The propellane 3 has been referred to many times for its seemingly very long Cinv-Cinv bond: an x-ray study from 1973 indicates it is 1.643 Å.3 However, this distance is computed at MP2/cc-pVTZ to be considerably shorter: 1.571 Å (Figure 2). Bremer, Fokin, and Schreiner resynthesized 3 and conducted a new x-ray study, and find that the Cinv-Cinv distance is 1.5838 Å, in reasonable agreement with the computation. This is yet another example of where computation has pointed towards experimental errors in chemical structure.

Figure 2. MP2/cc-pVTZ optimized structure of 3.

However, DFT methods fail to properly predict the Cinv-Cinv distance in 3. The functionals B3LYP, B3LYP-D3BJ and M06-2x (with the cc-pVTZ basis set) predict a distance of 1.560, 1.555, and 1.545 Å, respectively. Bremer, Folkin and Schreiner did not consider the ωB97X-D functional, so I optimized the structure of 3 at ωB97X-D/cc-pVTZ and the distance is 1.546 Å.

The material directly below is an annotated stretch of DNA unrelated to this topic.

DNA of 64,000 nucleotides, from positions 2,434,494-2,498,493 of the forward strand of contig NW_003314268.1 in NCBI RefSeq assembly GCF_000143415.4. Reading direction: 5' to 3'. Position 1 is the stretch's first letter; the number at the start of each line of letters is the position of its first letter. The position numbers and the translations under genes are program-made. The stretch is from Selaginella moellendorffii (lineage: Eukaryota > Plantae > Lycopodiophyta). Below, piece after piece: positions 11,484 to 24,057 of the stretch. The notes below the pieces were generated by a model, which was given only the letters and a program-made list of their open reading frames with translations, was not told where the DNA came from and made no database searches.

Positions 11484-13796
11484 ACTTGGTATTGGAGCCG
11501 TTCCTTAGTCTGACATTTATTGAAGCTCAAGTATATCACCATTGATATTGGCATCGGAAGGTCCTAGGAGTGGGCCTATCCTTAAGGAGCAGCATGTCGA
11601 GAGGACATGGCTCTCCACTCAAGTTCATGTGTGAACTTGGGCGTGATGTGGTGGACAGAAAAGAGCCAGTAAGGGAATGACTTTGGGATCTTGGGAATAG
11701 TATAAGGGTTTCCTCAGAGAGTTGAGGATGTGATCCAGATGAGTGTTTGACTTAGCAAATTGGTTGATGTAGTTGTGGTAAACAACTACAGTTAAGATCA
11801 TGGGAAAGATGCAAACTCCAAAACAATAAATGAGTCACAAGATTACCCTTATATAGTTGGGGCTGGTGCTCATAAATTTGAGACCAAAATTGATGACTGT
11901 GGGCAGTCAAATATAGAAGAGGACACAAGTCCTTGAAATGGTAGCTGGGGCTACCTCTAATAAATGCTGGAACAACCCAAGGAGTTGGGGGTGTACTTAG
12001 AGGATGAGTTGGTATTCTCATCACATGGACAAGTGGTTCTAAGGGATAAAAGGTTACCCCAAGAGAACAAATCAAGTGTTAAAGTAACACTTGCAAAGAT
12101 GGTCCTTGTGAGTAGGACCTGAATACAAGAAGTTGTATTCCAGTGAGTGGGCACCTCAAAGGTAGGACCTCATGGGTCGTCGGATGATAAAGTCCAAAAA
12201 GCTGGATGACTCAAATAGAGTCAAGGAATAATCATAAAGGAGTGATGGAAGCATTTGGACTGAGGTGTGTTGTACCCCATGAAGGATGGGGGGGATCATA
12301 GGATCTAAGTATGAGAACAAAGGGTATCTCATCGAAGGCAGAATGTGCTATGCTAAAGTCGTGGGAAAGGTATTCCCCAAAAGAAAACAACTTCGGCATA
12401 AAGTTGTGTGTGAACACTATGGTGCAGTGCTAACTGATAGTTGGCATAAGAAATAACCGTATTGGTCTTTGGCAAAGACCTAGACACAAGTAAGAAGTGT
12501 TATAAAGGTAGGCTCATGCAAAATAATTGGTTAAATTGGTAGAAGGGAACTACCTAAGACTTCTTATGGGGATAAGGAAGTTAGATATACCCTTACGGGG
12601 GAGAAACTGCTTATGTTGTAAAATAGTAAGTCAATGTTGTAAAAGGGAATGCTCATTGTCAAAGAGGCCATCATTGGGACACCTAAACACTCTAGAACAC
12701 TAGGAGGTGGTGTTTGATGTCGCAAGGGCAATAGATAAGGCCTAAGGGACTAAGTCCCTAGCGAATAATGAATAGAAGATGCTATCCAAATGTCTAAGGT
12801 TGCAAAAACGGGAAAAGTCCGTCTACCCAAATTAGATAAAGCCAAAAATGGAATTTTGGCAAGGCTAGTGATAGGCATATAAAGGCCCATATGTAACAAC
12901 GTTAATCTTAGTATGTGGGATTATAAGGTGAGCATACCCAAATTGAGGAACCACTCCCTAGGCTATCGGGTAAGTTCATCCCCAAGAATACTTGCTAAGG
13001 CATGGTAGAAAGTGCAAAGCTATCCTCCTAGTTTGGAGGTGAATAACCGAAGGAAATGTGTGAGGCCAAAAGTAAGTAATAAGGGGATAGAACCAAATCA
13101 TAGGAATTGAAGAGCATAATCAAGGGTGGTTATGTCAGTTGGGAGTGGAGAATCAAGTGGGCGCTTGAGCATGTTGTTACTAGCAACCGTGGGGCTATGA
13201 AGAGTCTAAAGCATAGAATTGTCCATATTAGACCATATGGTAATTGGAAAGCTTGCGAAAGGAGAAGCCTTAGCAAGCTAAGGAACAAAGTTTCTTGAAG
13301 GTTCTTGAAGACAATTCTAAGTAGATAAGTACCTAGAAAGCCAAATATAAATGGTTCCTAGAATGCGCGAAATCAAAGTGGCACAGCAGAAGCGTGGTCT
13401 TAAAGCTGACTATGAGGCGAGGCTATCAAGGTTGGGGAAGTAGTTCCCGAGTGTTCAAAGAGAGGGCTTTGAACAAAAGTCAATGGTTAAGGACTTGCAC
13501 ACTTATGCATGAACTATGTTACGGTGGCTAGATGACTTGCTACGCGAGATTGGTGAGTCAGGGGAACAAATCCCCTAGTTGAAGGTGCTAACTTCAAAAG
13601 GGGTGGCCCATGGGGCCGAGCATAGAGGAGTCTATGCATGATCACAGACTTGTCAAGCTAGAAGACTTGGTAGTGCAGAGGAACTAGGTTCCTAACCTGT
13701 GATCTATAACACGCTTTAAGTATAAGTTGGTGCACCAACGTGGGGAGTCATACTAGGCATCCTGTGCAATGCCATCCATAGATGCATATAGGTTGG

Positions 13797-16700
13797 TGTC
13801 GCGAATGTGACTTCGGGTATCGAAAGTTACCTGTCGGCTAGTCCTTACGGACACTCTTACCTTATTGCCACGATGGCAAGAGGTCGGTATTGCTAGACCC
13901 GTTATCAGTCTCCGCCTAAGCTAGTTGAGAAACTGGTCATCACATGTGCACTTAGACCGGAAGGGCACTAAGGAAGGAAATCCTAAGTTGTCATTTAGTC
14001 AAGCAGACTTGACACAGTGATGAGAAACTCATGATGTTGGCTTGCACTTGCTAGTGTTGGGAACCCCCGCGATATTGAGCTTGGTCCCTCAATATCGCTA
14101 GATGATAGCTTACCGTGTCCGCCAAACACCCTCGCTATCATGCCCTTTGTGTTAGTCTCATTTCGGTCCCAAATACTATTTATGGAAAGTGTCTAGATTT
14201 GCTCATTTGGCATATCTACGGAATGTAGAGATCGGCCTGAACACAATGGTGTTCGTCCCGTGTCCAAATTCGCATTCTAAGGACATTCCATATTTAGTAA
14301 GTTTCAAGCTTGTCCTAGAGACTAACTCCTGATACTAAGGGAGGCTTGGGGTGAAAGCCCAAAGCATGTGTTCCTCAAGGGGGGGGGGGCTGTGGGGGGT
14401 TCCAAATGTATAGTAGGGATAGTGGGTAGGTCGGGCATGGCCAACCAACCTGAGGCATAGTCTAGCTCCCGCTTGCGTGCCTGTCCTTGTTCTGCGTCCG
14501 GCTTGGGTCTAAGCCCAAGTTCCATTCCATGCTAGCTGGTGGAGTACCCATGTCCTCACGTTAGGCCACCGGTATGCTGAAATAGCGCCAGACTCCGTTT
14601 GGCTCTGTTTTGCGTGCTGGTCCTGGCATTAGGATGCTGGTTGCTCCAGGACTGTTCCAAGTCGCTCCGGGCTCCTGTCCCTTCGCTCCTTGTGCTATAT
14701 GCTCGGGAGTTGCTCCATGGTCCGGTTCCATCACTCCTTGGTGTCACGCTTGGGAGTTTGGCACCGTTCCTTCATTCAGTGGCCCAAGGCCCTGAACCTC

Inverted carbon atoms appear to be a significant challenge for DFT methods.


(1) Bremer, M.; Untenecker, H.; Gunchenko, P. A.; Fokin, A. A.; Schreiner, P. R. "Inverted Carbon Geometries: Challenges to Experiment and Theory," J. Org. Chem. 2015, 80, 6520–6524, DOI: 10.1021/acs.joc.5b00845.

(2) Hedberg, L.; Hedberg, K. "The molecular structure of gaseous [1.1.1]propellane: an electron-diffraction investigation," J. Am. Chem. Soc. 1985, 107, 7257-7260, DOI: 10.1021/ja00311a004.

(3) Gibbons, C. S.; Trotter, J. "Crystal Structure of 1-Cyanotetracyclo[,7.03,7]decane," Can. J. Chem. 1973, 51, 87-91, DOI: 10.1139/v73-012.


1: InChI=1S/C5H6/c1-4-2-5(1,4)3-4/h1-3H2

3: InChI=1S/C11H13N/c12-7-9-1-8-2-10(4-9)6-11(10,3-8)5-9/h8H,1-6H2

Schreiner Steven Bachrach 06 Jul 2015 8 Comments